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Travelling with friends

Taking A Gap Year With Friends

...Or Without

Taking A Gap Year With Friends

...Or Without

You've spent a lot of time with these people over the last few years. They may know more about you than anyone else in the world so it only makes sense that you take on this big adventure together, right? Travelling with your friends can make a lot of sense for the following reasons:

  • They’re your friends. You know you get on and you know they’ve got your back
  • This could be the last time you are together before you head off to different Universities or jobs
  • You share similar passions and interests (which is why you are friends!) and so will be able to choose activities on a gap year that appeal to all
  • It may placate your parents, for them to know that you are with friends, and not travelling alone
  • Travelling with other people can cut your costs - a double room is usually cheaper per person than a single, for instance
  • Travelling with someone else is much easier from a practical point of view...just things like popping to the loo on a crowded train and knowing that they can keep an eye on your rucksack can be a big deal when you are travelling
  • Collaboration: other people bring different skills to to the table, so you might choose to travel with a girlfriend who is great at picking up languages or a mate who makes a mean campfire, while you contribute with some cooking skills.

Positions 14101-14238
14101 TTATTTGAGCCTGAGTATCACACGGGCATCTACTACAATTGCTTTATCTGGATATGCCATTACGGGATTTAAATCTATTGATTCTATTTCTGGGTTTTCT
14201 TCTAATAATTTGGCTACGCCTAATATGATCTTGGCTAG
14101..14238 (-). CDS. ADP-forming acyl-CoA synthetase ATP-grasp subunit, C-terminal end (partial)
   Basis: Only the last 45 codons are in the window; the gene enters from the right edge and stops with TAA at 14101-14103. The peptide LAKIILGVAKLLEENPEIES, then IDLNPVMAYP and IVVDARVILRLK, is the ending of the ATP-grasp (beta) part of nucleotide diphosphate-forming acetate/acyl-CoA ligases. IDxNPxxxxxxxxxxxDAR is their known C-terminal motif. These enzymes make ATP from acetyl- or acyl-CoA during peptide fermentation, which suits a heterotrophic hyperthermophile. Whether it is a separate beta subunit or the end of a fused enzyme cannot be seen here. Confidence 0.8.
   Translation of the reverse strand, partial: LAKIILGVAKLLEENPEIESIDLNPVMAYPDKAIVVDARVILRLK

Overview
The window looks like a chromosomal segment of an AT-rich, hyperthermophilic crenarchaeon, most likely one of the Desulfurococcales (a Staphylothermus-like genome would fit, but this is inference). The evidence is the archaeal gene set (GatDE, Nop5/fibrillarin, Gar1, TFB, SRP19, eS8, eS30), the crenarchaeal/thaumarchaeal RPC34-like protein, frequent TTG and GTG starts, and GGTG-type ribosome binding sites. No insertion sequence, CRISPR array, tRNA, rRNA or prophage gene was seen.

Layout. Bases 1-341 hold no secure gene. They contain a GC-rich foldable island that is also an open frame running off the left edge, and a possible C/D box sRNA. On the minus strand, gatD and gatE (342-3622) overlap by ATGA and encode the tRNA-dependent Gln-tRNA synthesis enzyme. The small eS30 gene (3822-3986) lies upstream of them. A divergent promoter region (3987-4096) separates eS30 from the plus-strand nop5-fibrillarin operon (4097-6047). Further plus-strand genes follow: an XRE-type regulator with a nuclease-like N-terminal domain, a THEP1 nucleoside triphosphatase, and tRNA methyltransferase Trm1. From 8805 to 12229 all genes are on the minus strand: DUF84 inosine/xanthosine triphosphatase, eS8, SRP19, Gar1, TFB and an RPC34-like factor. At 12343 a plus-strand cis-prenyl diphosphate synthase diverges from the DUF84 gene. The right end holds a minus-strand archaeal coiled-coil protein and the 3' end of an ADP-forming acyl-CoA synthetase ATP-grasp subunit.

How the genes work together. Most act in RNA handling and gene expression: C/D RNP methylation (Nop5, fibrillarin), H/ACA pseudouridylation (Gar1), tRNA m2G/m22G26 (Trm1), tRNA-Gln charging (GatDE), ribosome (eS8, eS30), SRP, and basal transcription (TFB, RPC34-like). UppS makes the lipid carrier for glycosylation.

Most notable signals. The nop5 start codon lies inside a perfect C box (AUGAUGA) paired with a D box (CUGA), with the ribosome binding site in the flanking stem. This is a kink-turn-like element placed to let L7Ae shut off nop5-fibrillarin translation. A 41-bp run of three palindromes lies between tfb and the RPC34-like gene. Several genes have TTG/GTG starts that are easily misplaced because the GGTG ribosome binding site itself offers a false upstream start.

However, there can be issues travelling with friends, and it’s good to think them through before they arise:

Falling Out With Friends

"Before you even go away, it is worth thinking through what you might do if you suddenly realise your travelling days together are over."

Travelling with anyone for an extended time means that you risk falling out with each other. However, there is a difference between petty fights where you know everything will be back to normal after a bit of time out, and big fall outs where you realise that you can no longer travel together.

Before you even go away, it is worth thinking through what you might do if you suddenly realise your travelling days together were over. Ask yourself the following questions:

  • If you would want to come back, would you have access to money that means you can fly home whenever you want?